As I grew older, countless people—White and Black alike—shared with me that they “want to have Mixed babies because they’re so pretty.” I think they were surprised and disappointed when I didn’t encourage the pursuit of that goal

Wait What

I would roll my eyes, shake my head and sometimes hope that those particular people would not procreate interracially because they did not seem to possess the appropriate mindset and attitude to rear a Mixed kid with a strong, healthy sense of identity.

franchesca pic

Check out cultural commentator Franchesca “Chescaleigh” Ramsey, a Black woman married to a White man, who has a decent level of clarity on the topic. She challenges the popular notion of Biracial Beauty in its proper context. Click on her name above to watch the video.

Let Us Be Clear: I love being Mixed. I love being Black. I love being #BLEWISH. I love being me. None of which has a damn thing to do with anyone reflexively deeming me attractive because of those things. I’m a’ight looking. As in AVERAGE and completely good with it.

And you wonder why I had attitude at such an early age?

And you wonder why I had attitude at such an early age?

I don’t need to feel better than ANYONE to be happy with myself and my complex complexion and identity. I don’t need to be or think that I represent some form of superior physical species to have a healthy and realistic sense of self.
It is never flattering.
It is never comfortable.
It is never positive.
And it is never welcomed or appreciated. Ever.

i am perfect

What NOT to do. How about we let the child be as gloriously imperfect as every other living being? Nobody needs this kind of pressure!

Because this fetishizing is simply another way of denying our humanity.
The way the humanity of ALL people of color is routinely denied.
It is a way of fishing for something “positive” to say about us to cover up the fact that our very existence makes folks so very uncomfortable.
Because they can’t see us without thinking about what it took to create us.
And that’s just too hard to contemplate, so they try to cover it up with the whole “Mixed = beautiful” propaganda.

Stop Disabling Mixed Kids
Here’s the thing: When anyone–especially the parents/grandparents, family members and other influential adults heap that notion onto Biracial children, they are actually creating a psychological disability in that child–even if their intentions are innocent and well-meaning. AND even if the child is legitimately gorgeous.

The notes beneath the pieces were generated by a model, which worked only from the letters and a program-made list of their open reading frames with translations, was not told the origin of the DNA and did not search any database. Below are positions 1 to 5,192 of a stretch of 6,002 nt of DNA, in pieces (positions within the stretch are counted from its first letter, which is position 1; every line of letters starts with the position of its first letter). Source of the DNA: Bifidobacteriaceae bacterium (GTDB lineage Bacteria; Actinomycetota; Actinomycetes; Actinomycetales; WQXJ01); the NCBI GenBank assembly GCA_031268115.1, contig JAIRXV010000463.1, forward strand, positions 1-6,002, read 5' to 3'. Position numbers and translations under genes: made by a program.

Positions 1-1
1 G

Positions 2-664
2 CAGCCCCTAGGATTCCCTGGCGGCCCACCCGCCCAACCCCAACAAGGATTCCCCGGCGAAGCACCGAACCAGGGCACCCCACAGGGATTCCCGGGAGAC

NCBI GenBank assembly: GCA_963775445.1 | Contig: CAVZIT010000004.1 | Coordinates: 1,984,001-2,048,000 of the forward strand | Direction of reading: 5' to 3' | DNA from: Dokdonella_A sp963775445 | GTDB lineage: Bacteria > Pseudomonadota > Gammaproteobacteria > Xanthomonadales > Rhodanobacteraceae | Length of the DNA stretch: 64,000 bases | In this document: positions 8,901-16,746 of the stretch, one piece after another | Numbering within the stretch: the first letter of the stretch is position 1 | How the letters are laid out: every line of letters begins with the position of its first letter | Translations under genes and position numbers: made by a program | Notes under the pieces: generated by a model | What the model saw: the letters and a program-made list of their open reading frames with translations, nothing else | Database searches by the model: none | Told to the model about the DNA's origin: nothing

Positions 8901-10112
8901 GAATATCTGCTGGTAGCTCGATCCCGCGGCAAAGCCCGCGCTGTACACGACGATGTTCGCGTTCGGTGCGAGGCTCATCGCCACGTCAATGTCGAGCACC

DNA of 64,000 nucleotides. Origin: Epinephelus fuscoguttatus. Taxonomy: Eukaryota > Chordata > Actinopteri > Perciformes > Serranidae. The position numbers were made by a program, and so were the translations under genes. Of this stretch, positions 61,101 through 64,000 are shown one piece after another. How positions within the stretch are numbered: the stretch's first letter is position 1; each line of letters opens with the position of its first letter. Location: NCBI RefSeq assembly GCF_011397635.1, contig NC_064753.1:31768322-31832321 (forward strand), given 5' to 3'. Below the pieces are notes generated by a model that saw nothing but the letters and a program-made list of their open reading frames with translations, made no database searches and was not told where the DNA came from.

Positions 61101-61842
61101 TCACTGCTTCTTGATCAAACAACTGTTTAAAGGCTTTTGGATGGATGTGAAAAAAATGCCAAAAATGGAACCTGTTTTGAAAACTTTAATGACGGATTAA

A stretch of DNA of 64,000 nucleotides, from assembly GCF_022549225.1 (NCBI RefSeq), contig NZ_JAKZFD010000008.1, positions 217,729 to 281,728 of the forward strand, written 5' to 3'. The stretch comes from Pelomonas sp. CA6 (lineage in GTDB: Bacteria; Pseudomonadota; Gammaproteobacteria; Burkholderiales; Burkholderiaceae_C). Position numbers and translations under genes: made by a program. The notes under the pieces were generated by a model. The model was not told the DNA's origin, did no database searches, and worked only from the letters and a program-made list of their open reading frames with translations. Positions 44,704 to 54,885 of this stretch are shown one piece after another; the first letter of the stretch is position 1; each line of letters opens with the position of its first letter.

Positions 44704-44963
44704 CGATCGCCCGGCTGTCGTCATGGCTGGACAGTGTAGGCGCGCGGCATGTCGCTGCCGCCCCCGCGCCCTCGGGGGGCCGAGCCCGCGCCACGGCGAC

Because if the main or only message a Biracial child receives from adults about their identity is linked to their over-hyped physical desirability, the child is at risk of buying into this madness and having it dominate their budding sense of self.

And then–because this propaganda is also spread widely in Black spaces as “Mixed people think they’re so cute,” and variations on that mutually-destructive theme–the child unknowingly steps into an existing hostility that they neither created nor fully understand. But they will feel the full brunt of the obsession.


Hello, Colorism!

I suspect this also makes many Mixed-race people feel confused and like they have to struggle with defining and interpreting their own identities, because the foundation they are given to work with is so very shaky and problematic.

Guess what? When we’re set up as somebody’s oppressive standard of “beauty,” lightness is prioritized over darkness, thin or “keen” features over rounder ones, and hair with the least amount of visible kink is famously referred to as “good.”

And that’s nothing but good old-fashioned racism.

And this is the result.

And this is the result.

Some of us fall for this popular propaganda because, frankly, this world doesn’t often give us much to work with. If nobody in your environment is saying anything else positive about you, then you’re at risk of internalizing the few crumbs they do throw your way, and mistaking those crumbs for substance and sustenance.

Few of us understand the game and how insidious it is, and the need that some folks have to pit us against that part of ourselves that moves us away from “the light.”